"He lived tensely. He was always keyed up, alert for wary of being attacked, with an eye for sudden and unexpected missiles, prepared to act precipitately and coolly, to leap in with a flash of teeth, or to leap away with a menacing snarl." From White Fang by Jack London
I made his acquaintance in Delhi. He looked strong and healthy in his shiny black coat, a big, handsome animal. But few recognized this, because he was a stray dog, a creature India is abundantly endowed with.
He combated daily for survival, partaking of rotting food articles, spilling out of wayside garbage bins. He was the fiercest antagonist of his rivals and a dreaded animal for passers-by.
I caught his fancy on my way back home one late afternoon, when, to my discomfort, he began to follow me. Dog lover though I am, I was cognizant of his savage propensities and watched him warily from the corner of my eye. Strangely enough, however, his personality had undergone a complete transformation, for he didn't growl or bark and walked behind me like man’s best friend. I too behaved as casually as I could. He stopped, however, at the bottom of the staircase leading to my first floor apartment and watched me silently, till I disappeared inside its confines. He seemed aware of the boundaries of his territorial rights.
He repeated the act almost daily for the next few days. And I did not fail to notice his softly wagging tail, his tentative proposal that we socialize. Hunger clearly explained his behaviour. He was battle weary and hoped for me to bring him succour.
The next time he looked up longingly from the bottom of the stairs, I asked my wife if there was food to spare and brought it half way down the staircase and threw it towards him, aiming as accurately as I could. He ran and grabbed the victuals where they landed, overtly wagging his tail now, stealing grateful glances at me as he ate.
Over time, my wife and I slowly got used to the ritual as much as he, so much so that around lunchtime one day, he violated rules to climb up the staircase and wait in front of our living room door. The honour of the discovery was reserved for my wife. I was home and heard her say between giggles, ‘Look, who's come for lunch!’
He sat there, his eyes as infinitely trustful and innocent as a child's, his confidence in human friendship unshakeable. He got up on all fours as soon as he saw me and his excitement was evident from the vigour with which his tail wagged.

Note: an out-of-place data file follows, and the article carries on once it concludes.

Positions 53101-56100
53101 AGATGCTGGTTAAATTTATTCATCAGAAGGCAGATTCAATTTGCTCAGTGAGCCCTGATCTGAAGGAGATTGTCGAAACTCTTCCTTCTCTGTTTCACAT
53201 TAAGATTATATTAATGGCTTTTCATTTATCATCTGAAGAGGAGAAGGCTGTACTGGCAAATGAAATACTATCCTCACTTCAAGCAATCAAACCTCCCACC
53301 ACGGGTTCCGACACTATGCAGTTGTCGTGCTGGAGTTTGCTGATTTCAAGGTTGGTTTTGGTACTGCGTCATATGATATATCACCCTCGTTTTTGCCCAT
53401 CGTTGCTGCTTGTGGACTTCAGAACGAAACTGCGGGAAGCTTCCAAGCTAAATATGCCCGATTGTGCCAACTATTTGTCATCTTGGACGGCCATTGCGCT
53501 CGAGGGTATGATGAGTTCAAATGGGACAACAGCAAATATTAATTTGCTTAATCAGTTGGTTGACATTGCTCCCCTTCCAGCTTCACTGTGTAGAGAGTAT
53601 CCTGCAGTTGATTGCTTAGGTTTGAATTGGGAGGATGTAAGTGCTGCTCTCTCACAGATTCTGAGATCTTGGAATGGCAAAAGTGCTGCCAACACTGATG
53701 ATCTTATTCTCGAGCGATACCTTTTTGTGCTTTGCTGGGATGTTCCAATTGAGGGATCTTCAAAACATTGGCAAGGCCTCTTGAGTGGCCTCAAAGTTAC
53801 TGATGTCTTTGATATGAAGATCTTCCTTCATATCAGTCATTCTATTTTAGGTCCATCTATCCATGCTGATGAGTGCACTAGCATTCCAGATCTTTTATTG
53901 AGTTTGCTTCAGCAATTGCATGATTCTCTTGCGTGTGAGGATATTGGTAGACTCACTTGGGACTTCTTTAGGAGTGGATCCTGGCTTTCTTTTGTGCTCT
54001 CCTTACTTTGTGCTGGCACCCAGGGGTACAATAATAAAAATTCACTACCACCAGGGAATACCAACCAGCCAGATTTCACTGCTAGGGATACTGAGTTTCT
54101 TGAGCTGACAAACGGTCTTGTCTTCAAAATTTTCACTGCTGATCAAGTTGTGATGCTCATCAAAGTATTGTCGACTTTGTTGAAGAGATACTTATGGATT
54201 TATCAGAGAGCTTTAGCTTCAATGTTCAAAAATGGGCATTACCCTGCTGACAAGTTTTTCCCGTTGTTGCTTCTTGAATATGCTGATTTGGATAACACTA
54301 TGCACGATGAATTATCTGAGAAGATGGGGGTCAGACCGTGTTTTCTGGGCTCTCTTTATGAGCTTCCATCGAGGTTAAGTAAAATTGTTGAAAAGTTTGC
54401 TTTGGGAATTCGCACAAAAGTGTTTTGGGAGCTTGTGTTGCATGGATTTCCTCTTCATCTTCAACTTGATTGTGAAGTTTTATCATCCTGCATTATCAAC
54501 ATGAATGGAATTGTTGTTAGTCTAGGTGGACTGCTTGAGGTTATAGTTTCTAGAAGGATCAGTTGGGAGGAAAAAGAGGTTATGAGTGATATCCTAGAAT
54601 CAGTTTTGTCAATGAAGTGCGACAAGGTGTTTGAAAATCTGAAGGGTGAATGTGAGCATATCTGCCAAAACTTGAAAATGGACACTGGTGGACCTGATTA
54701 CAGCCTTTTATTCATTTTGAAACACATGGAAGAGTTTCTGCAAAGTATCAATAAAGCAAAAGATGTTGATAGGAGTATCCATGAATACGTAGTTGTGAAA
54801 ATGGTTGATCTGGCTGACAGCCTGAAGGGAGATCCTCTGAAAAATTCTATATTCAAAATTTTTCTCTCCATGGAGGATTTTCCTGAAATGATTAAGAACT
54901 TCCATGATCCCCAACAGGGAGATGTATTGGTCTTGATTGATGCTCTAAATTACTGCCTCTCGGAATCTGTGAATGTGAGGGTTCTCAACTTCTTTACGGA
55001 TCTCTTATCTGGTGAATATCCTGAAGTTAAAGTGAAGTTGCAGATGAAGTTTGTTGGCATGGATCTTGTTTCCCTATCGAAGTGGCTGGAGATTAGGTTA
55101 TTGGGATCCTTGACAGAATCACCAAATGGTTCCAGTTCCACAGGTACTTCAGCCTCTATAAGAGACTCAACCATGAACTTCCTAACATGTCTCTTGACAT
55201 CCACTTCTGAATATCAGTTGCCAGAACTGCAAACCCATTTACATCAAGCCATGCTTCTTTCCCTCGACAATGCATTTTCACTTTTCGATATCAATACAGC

He earned his lunch and almost smiled as he bid us goodbye.
Our relationship continued and one day he went a step further. My wife was sitting on a couch reading a book and had failed to notice his arrival. But his self-assurance had grown and he walked straight into the living room, where he stood a few feet away from her and whined for the first time. Since she was looking away, he needed to rely on sound waves to catch her attention.
She was amused, but scared too. He was getting dangerously close. She described the incident to me when I returned back home and I too was not too pleased about the development. We discussed the matter and decided that we would need to find a way to take him to a vet for his anti-rabies vaccine. An elaborate plan was hatched about how to transport him in our car next morning.
As morning arrived and we readied ourselves for the adventure, the door bell rang. I went and answered the door and found the gentleman living next door at the landing.
‘Good morning,’ said he, ‘may I come in please?’
‘Sure, please do. Can I offer you a cup of coffee, we are still at the breakfast table.’
‘Why of course, coffee would be welcome on a chilly morning.’
We sat down at the dining table, exchanging pleasantries, as I wondered what had prompted the visit. He brought up the issue soon enough.
‘My wife is disturbed,’ he began, ‘by this dog you have been encouraging for some time. We have a young boy as you know. It's unsafe.’
The message was clear. The dog had to be banished. Nonetheless, I informed him about our plan to get him vaccinated, but my explanations did not cut any ice with him. Vaccine or no, this scary thing must go. Embarrassing silence followed and there was little to argue about.
How do you explain to a dog, however, that he was unwanted? A plan was ready for him though when he arrived around lunch time. We kept our living room door securely bolted from inside and watched him unseen from a vantage point. He waited outside without any trace of suspicion that his hunger was not about to be appeased.
But his friends did not show up. He kept staring at the door stupidly, leaving now and then, only to be back again at his post, imagining perhaps that his biological clock had developed a defect. After an hour or so, he finally went away, but conditioned reflex ensured that he returned the next day and the one following the next. His trips continued for several days and then one day he didn’t show up anymore.
Within a month, I noticed that he was back at the garbage bin snarling and howling at his adversaries as he battled for his share of its putrid contents. I do not know if he noticed me anymore. Even if he did, he never asked me for an explanation.
Unlike human beings, dogs do not seem to bear you a grudge when you back out of a friendship.